Rebecca S. Dewey, a research Fellow in Neuroimaging writing for The Conversation, addresses noise exposure, “the main cause of preventable hearing loss worldwide.” She cites a recently published study in The Lancet that “revealed that living in a noisy city increases your risk of hearing damage by 64%.” Why do cities increase the risk so dramatically? Dewey points to obvious sources–work noise at a construction site or recreational noise at a nightclub–but adds that people “might be exposed to loud noises so constantly throughout the day that you don’t even realise they are there.” She also notes that many of us engage in “self-harm”–that is, exposing ourselves via mp3 players and mobile phones to damaging noise levels “with little more than a disclaimer from the manufacturers.”
Why is this a concern? Because of strides researchers have made about how hearing loss develops, aided by the relatively recent discovery of “hidden hearing loss.” Dewey states that it used to be believed that “noise-induced hearing loss resulted from damage to the sound-sensing cells in the cochlea,” but recent studies have shown that “even relatively moderate amounts of noise exposure can cause damage to the auditory nerve – the nerve connecting the inner ear to the brain.”
Unfortunately, the standard audiology exam “measures hearing by finding the quietest sound a person can hear in a quiet environment,” but hidden hearing loss affects “the ability to hear subtle changes in loud sounds,” what is called “supra-threshold.” Supra-threshold hearing is used to “understand conversations in a noisy room or hear someone talk over the sound of a blaring television.” In short, a traditional hearing test can’t detect hidden hearing loss, and attempts to measure it by playing a recording of speech masked with background noise “depends a lot on the ability of the patient to understand and cooperate with the test.”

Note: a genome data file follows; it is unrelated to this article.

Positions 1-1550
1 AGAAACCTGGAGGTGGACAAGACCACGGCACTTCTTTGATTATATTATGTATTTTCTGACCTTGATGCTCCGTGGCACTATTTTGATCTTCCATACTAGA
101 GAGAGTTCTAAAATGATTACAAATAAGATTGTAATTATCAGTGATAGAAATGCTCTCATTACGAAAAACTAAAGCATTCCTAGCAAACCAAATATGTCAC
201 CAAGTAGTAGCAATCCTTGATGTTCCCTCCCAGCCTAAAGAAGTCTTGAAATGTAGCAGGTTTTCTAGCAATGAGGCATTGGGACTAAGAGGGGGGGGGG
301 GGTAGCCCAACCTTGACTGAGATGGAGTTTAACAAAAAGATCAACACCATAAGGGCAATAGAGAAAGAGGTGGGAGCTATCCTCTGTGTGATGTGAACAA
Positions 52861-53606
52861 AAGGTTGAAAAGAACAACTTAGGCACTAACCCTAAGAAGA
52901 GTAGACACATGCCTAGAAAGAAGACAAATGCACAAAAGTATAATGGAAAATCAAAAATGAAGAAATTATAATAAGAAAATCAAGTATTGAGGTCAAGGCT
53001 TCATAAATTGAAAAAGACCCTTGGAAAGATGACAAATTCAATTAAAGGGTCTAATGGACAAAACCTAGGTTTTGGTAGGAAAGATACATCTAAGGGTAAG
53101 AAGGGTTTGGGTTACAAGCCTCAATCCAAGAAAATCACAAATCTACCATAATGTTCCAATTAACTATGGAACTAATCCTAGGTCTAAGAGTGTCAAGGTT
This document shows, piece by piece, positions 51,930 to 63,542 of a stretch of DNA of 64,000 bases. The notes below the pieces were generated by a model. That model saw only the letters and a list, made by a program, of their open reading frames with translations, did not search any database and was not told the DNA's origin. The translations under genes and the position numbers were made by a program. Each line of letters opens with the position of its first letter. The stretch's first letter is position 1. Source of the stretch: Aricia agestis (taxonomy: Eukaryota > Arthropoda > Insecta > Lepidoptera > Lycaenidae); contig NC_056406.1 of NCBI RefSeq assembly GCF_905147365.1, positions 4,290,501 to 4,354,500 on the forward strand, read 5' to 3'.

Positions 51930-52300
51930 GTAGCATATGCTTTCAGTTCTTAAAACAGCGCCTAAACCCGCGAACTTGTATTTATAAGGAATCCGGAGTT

Fortunately, Dewey works on a team at University of Nottingham that is developing an objective test using MRI scans that will “detect hidden hearing loss by scanning the parts of the hearing system that connect the ears to the brain.” The goal is to “understand who is most at risk and act early to prevent further hearing loss.”
And prevention is key, because there currently is no treatment or cure for hidden hearing loss. So do yourself a favor and avoid loud noise when you can, use earplugs when you cannot, and lower the volume on your personal audio devices. One day there will likely be a good treatment available for hearing loss, but no one knows if that day is five, ten, 20, or more years away. Why gamble on a future cure when prevention works today?